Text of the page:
I am surprised to see that Jane Goodall is still alive and writing. I remember this famous British primatologist from the 60s when she made groundbreaking discoveries about animal behavior. She observed wild chimpanzees teasing termites out of holes with modified twigs. With that insight, she broke our complacent beliefs that only humans make tools. Though a bit humbled, we still convince ourselves that we are rather clever.
These days we have some mighty fancy tools. Like chimpanzees, we have opposable thumbs and this comes in handy when swiping or texting. Chimpanzees have hands made for swinging through trees. Our thumbs have evolved to Instagram our swinging. We cannot do without, but we’re not so sure these days if we’re using a tool or a toy. Nor are we so sure that our inventiveness is born from necessity. Maybe we are simply programmed now to manufacture more needs.
We should relent and admit that most of our waking life is about manufacturing, be it commodities or consent. Throughout the world, we agree that a good education means a good career track, which means an early advantage over one’s neighbor. One score higher, one school better, one rank higher in a chain of command. All this effort is to be a slightly bigger cog so that we can turn smaller cogs in this big mean machine. Information is power, or so they say, so it’s easy to continue stoking the engines in our educational institutions. It’s not that hard. Cogs usually move in one direction and for one purpose.
If we look into our crystal balls, we can see a future turned inside out. What if manufacturing doesn’t require an assembly line anymore? What if there is no need for mass production or mass marketing? What if we care less about a brand? If this were to happen, the chapter of industrial revolution would close. More startling is that it could all happen with a little desktop printer.
At present, 3D printers are too slow to take the place of assembly lines, but costs of the printers themselves have come way down. A cottage industry 3D business will cut costs in design, labor, management, advertising, distribution and just about every other cog that makes an assembly line run. No more indentured labor. No more sweatshops. The competitive edge will not come from something made faster, cheaper or smaller. In the way that a recipe has no monopoly over who cooks and eats it, competition will only be for the better design and the more creative idea. In this new world, what will be the strongest tool?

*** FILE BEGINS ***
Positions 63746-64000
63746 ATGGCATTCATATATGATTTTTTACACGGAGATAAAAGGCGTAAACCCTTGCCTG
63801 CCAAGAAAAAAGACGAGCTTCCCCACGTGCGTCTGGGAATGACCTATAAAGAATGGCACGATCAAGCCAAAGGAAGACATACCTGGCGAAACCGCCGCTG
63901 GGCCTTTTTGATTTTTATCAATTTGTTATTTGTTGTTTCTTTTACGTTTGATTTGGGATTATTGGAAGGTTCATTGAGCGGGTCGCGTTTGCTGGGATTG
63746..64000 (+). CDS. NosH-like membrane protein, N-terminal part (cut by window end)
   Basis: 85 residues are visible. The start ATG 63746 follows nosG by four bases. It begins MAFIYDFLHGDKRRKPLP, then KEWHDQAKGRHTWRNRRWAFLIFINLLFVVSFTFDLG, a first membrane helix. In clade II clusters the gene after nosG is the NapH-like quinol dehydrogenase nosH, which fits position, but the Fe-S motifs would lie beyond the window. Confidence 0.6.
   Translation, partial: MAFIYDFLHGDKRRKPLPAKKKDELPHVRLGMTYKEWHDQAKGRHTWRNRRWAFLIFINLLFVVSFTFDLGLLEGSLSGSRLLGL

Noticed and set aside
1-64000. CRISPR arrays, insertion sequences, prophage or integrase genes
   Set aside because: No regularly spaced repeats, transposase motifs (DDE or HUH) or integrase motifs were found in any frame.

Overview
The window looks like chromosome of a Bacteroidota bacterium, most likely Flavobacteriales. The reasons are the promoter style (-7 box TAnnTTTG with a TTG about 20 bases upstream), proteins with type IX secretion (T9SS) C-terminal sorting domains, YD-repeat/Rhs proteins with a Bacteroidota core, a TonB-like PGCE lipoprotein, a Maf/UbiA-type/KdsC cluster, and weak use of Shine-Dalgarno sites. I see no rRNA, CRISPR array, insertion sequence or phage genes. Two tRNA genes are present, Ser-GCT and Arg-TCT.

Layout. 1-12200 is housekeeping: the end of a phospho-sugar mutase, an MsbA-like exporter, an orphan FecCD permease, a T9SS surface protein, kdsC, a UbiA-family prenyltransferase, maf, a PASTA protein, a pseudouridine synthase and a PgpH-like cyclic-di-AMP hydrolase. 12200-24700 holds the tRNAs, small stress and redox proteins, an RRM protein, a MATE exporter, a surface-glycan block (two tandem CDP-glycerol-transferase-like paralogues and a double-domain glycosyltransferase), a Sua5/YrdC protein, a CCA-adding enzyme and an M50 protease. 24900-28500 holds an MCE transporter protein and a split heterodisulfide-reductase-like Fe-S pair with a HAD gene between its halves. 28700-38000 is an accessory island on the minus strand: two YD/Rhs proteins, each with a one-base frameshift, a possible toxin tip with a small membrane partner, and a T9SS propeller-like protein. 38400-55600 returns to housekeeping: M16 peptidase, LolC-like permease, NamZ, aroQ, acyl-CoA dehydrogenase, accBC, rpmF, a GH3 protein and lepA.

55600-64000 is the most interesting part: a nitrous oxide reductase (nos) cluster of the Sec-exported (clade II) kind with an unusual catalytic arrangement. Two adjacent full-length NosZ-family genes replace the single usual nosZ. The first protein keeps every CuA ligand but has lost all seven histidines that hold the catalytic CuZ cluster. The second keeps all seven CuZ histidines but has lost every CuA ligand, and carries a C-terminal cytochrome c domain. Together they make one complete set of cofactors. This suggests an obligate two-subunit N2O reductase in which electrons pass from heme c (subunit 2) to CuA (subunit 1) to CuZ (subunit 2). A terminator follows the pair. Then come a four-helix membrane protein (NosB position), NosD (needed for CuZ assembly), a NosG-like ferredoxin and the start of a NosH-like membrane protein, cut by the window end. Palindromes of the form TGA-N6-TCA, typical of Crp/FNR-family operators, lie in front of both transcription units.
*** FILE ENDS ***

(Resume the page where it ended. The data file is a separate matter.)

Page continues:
If we don’t quite get it yet, we’ll say the strongest tool is the computer. Or some will have a case for saying it’s the gun, but without a doubt the most powerful tool is the brain itself. Granted, it depends on how it’s used; as an obedient grey lump or as a creator of things never conceived of before. Institutions can’t treat our brains like magnetic tape anymore, cannot keep the gates or dictate who is smart or not. Hammering at our brains, we’ve been holding the wrong end. The new education must help us move from cogs to creativity, from consumers to creators.
Information is power, but almost everyone has access now. If creativity is the true power, how can we cultivate it? If Jane Goodall can live another twenty years, maybe she can figure it out. We know that primates use tools, but how do we develop our brains to invent, and can it happen in a school?